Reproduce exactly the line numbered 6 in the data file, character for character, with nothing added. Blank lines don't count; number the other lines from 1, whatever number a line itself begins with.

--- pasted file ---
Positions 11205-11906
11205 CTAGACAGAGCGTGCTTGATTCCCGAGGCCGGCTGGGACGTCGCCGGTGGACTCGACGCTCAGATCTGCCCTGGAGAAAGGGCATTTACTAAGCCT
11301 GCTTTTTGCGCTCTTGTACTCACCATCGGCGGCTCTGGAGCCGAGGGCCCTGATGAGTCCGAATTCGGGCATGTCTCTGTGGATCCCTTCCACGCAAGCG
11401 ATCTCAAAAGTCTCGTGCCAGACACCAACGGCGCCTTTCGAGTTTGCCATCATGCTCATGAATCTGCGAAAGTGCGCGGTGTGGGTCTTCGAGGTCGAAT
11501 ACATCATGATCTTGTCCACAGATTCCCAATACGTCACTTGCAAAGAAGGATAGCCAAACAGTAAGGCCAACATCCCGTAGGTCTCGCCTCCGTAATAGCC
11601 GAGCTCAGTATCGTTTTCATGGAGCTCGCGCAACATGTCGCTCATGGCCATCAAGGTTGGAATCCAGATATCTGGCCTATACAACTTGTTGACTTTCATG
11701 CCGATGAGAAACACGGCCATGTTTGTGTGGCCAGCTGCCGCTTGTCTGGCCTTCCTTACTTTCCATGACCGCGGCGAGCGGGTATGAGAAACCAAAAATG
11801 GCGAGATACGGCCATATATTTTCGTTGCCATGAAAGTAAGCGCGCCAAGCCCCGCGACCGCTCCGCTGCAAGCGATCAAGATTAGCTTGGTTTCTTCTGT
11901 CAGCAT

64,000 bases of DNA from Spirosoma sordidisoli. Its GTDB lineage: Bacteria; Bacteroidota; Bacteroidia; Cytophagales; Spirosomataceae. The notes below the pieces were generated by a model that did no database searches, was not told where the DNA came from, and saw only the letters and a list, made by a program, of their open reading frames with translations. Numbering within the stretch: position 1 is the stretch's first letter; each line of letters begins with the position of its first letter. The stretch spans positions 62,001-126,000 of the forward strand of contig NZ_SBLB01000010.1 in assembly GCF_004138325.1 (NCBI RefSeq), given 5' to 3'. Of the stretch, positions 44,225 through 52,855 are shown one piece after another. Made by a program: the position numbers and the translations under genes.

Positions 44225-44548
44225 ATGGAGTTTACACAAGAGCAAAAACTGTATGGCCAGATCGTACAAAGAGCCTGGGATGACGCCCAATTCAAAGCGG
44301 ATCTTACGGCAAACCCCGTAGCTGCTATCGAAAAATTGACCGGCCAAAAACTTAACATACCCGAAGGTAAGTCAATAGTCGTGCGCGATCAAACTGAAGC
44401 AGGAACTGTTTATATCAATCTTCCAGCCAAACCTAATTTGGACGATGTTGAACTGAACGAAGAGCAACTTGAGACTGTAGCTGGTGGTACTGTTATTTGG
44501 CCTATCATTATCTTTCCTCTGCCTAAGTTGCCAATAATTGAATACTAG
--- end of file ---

11601 GAGCTCAGTATCGTTTTCATGGAGCTCGCGCAACATGTCGCTCATGGCCATCAAGGTTGGAATCCAGATATCTGGCCTATACAACTTGTTGACTTTCATG